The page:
[Numpy-discussion] vectorizing

Keith Goodman kwgoodman@gmail....
Fri Jun 5 15:01:09 CDT 2009


On Fri, Jun 5, 2009 at 12:53 PM,  <josef.pktd@gmail.com> wrote:
> On Fri, Jun 5, 2009 at 2:07 PM, Brian Blais <bblais@bryant.edu> wrote:
>> Hello,
>> I have a vectorizing problem that I don't see an obvious way to solve.  What
>> I have is a vector like:
>> obs=array([1,2,3,4,3,2,1,2,1,2,1,5,4,3,2])
>> and a matrix
>> T=zeros((6,6))
>> and what I want in T is a count of all of the transitions in obs, e.g.
>> T[1,2]=3 because the sequence 1-2 happens 3 times,  T[3,4]=1 because the
>> sequence 3-4 only happens once, etc...  I can do it unvectorized like:
>> for o1,o2 in zip(obs[:-1],obs[1:]):
>>     T[o1,o2]+=1
>>
>> which gives the correct answer from above, which is:
>> array([[ 0.,  0.,  0.,  0.,  0.,  0.],
>>        [ 0.,  0.,  3.,  0.,  0.,  1.],
>>        [ 0.,  3.,  0.,  1.,  0.,  0.],
>>        [ 0.,  0.,  2.,  0.,  1.,  0.],
>>        [ 0.,  0.,  0.,  2.,  0.,  0.],
>>        [ 0.,  0.,  0.,  0.,  1.,  0.]])
>>
>>
>> but I thought there would be a better way.  I tried:
>> o1=obs[:-1]
>> o2=obs[1:]
>> T[o1,o2]+=1
>> but this doesn't give a count, it just yields 1's at the transition points,
>> like:
>> array([[ 0.,  0.,  0.,  0.,  0.,  0.],
>>        [ 0.,  0.,  1.,  0.,  0.,  1.],
>>        [ 0.,  1.,  0.,  1.,  0.,  0.],
>>        [ 0.,  0.,  1.,  0.,  1.,  0.],
>>        [ 0.,  0.,  0.,  1.,  0.,  0.],
>>        [ 0.,  0.,  0.,  0.,  1.,  0.]])
>>
>> Is there a clever way to do this?  I could write a quick Cython solution,
>> but I wanted to keep this as an all-numpy implementation if I can.
>>
>
> histogram2d or its imitation, there was a discussion on histogram2d a
> short time ago
>
>>>> obs=np.array([1,2,3,4,3,2,1,2,1,2,1,5,4,3,2])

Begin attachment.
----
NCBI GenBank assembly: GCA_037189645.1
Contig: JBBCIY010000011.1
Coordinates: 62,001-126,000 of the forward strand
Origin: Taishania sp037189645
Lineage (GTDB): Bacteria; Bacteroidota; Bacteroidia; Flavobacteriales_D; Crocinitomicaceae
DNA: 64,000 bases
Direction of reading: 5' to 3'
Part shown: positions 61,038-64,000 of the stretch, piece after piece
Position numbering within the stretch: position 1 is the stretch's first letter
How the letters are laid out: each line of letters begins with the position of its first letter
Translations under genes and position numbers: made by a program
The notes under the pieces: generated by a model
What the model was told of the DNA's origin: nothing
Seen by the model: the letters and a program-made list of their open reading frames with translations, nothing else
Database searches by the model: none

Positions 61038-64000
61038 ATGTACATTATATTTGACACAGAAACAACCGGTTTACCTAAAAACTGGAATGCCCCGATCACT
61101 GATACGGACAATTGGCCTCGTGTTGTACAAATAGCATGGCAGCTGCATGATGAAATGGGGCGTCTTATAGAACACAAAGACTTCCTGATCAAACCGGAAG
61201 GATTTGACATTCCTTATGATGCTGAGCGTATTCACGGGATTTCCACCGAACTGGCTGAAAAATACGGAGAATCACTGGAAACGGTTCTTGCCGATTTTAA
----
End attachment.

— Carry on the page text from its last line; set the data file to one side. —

>>>> obs2 = obs - 1
>>>> trans = np.hstack((0,np.bincount(obs2[:-1]*6+6+obs2[1:]),0)).reshape(6,6)
>>>> re = np.array([[ 0.,  0.,  0.,  0.,  0.,  0.],
> ...         [ 0.,  0.,  3.,  0.,  0.,  1.],
> ...         [ 0.,  3.,  0.,  1.,  0.,  0.],
> ...         [ 0.,  0.,  2.,  0.,  1.,  0.],
> ...         [ 0.,  0.,  0.,  2.,  0.,  0.],
> ...         [ 0.,  0.,  0.,  0.,  1.,  0.]])
>>>> np.all(re == trans)
> True
>
>>>> trans
> array([[0, 0, 0, 0, 0, 0],
>       [0, 0, 3, 0, 0, 1],
>       [0, 3, 0, 1, 0, 0],
>       [0, 0, 2, 0, 1, 0],
>       [0, 0, 0, 2, 0, 0],
>       [0, 0, 0, 0, 1, 0]])
>
>
> or
>
>>>> h, e1, e2 = np.histogram2d(obs[:-1], obs[1:], bins=6, range=[[0,5],[0,5]])
>>>> re
> array([[ 0.,  0.,  0.,  0.,  0.,  0.],
>       [ 0.,  0.,  3.,  0.,  0.,  1.],
>       [ 0.,  3.,  0.,  1.,  0.,  0.],
>       [ 0.,  0.,  2.,  0.,  1.,  0.],
>       [ 0.,  0.,  0.,  2.,  0.,  0.],
>       [ 0.,  0.,  0.,  0.,  1.,  0.]])
>>>> h
> array([[ 0.,  0.,  0.,  0.,  0.,  0.],
>       [ 0.,  0.,  3.,  0.,  0.,  1.],
>       [ 0.,  3.,  0.,  1.,  0.,  0.],
>       [ 0.,  0.,  2.,  0.,  1.,  0.],
>       [ 0.,  0.,  0.,  2.,  0.,  0.],
>       [ 0.,  0.,  0.,  0.,  1.,  0.]])
>
>>>> np.all(re == h)
> True

There's no way my list method can beat that. But by adding

import psyco
psyco.full()

I get a total speed up of a factor of 15 when obs is length 10000.


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